You have inspired me to be more forgiving and to seek more forgiveness. I have been on a long journey to discover humanity. I was born into a family that was keeping the American Civil War alive in my culture, heart, and mind. There was a video made of me when I was only 4 or 5 years old. We were at a battle reenactment. My dad was dressed as a Confederate soldier, and I was yelling and cheering for him to shoot the Yankees. They were all people of the same country, killing each other over economics and slavery. I was taught to be on the side of slavery over 100 years after it ended here. It was confusing because my family also said slavery was wrong. They told me that everyone was the same. We never used vulgar words in the home I grew up in, but I was not allowed to have friends who were not white or Christian. I even went to a private school that was designed to segregate.
As a young teenager, I convinced my parents to let me go to a regular public school where I was in the minority as a white person. I went to school with mostly Black and Hispanic people. I was often bullied for being white. It is true that I did not play football as well as my peers, but for that I was harassed for the color of my skin. An adult told me a racist joke to say to them when I was being bullied. I made a racist statement and was pushed. I hit the other kid. After football practice, I was jumped on by 2 boys, with 50 others in a circle around me. I was covered in blood from head to toe and had to have my lip sewn back on my face.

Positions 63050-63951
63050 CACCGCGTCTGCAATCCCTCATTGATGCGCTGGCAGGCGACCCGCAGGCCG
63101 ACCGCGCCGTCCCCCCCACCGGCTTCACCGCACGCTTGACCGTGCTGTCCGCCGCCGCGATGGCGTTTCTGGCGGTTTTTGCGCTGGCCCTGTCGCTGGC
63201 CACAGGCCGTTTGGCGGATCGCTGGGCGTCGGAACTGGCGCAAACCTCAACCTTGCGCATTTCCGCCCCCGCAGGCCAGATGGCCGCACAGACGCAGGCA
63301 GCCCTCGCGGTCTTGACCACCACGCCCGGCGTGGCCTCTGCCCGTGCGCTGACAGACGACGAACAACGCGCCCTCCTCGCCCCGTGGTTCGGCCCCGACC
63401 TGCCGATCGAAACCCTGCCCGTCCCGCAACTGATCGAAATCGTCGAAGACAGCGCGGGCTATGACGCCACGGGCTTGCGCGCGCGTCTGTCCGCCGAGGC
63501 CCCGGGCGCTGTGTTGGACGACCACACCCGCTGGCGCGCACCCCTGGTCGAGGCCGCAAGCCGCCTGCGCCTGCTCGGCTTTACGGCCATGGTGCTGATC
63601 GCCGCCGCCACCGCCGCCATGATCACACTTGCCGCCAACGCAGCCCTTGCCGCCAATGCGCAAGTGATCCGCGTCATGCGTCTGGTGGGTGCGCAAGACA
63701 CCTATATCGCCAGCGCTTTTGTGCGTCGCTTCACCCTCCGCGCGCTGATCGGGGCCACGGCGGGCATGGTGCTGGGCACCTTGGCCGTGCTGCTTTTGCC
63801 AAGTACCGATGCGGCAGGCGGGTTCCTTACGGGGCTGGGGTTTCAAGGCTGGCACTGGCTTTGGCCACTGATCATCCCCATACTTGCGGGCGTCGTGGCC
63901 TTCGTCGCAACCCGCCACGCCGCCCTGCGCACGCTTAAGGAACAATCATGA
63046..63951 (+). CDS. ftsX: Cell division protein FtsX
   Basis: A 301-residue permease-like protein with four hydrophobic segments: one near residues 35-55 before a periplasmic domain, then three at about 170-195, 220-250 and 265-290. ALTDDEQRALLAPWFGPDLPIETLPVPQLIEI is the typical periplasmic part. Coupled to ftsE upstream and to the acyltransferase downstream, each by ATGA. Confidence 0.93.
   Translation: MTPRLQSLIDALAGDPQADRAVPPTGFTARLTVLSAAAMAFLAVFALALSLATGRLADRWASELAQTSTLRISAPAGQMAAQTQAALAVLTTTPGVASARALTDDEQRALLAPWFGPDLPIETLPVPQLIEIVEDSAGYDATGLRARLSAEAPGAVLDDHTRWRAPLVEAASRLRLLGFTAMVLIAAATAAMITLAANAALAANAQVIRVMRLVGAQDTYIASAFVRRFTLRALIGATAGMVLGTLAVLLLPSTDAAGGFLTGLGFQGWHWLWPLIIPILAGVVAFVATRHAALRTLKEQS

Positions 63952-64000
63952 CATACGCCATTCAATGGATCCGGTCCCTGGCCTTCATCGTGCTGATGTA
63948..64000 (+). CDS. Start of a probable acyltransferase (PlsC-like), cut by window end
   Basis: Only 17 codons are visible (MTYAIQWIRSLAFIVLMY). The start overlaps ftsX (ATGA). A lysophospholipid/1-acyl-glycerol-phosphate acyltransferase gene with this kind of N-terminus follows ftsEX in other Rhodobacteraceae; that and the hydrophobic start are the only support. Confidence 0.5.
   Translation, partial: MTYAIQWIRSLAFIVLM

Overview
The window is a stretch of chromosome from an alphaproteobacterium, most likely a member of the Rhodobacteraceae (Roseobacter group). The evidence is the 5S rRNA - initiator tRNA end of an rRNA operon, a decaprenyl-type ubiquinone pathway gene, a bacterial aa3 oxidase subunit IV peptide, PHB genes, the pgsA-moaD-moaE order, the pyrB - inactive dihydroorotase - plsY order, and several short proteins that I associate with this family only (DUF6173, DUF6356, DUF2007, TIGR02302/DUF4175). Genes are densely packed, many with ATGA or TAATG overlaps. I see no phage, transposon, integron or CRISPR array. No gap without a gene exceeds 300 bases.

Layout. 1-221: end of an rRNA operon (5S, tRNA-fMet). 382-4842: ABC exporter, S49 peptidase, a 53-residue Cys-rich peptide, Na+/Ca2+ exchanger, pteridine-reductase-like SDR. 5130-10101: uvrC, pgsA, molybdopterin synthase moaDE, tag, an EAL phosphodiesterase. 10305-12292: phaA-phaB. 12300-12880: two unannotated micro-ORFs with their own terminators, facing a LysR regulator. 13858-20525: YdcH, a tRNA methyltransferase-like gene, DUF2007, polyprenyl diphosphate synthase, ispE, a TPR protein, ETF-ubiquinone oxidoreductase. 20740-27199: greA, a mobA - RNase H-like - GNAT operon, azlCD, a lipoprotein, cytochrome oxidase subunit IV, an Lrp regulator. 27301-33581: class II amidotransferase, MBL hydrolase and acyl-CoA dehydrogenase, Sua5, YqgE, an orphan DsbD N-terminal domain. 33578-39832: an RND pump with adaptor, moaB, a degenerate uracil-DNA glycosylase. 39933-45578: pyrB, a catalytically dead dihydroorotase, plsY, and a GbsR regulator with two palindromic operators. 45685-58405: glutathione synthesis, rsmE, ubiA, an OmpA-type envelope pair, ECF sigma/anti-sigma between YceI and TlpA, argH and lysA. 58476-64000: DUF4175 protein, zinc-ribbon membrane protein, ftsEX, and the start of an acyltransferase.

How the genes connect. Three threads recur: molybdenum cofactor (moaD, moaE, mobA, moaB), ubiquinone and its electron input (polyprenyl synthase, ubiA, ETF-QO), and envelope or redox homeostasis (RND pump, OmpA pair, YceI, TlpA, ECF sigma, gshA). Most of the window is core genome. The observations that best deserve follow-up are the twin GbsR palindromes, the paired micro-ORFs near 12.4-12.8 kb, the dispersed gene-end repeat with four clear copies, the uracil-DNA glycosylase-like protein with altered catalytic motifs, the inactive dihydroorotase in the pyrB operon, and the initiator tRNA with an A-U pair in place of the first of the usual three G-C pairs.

My father, who taught me to hate, didn’t even notice that I was drenched in blood or that my lip was hanging below my chin. He took me to church where the pastor called my mom to take me to the hospital for stitches. She scolded me for making my dad look bad.
I was labeled racist from then on. I joined the army to escape home and carried my prejudice with me. When I became scared from the amount of Black and Hispanic people, along with the Interpersonal violence between soldiers, I joined a racist organization called the Ku Klux Klan.
I got out of the army during the housing crisis of America in 2008. I was homeless but began collecting food for other homeless people in my camp. Eventually, I became a preacher, but continued to be racist. One day, I met a Black man who became my brother. His mother became my mother. They gave me compassion when I didn’t deserve it. They showed me love when no one else would. They treated me better than the family I was born to, who abused me and taught me to hate. They showed me the love of God that I did not find in church. Even the churches I went to had hidden racism. My only religion now is love.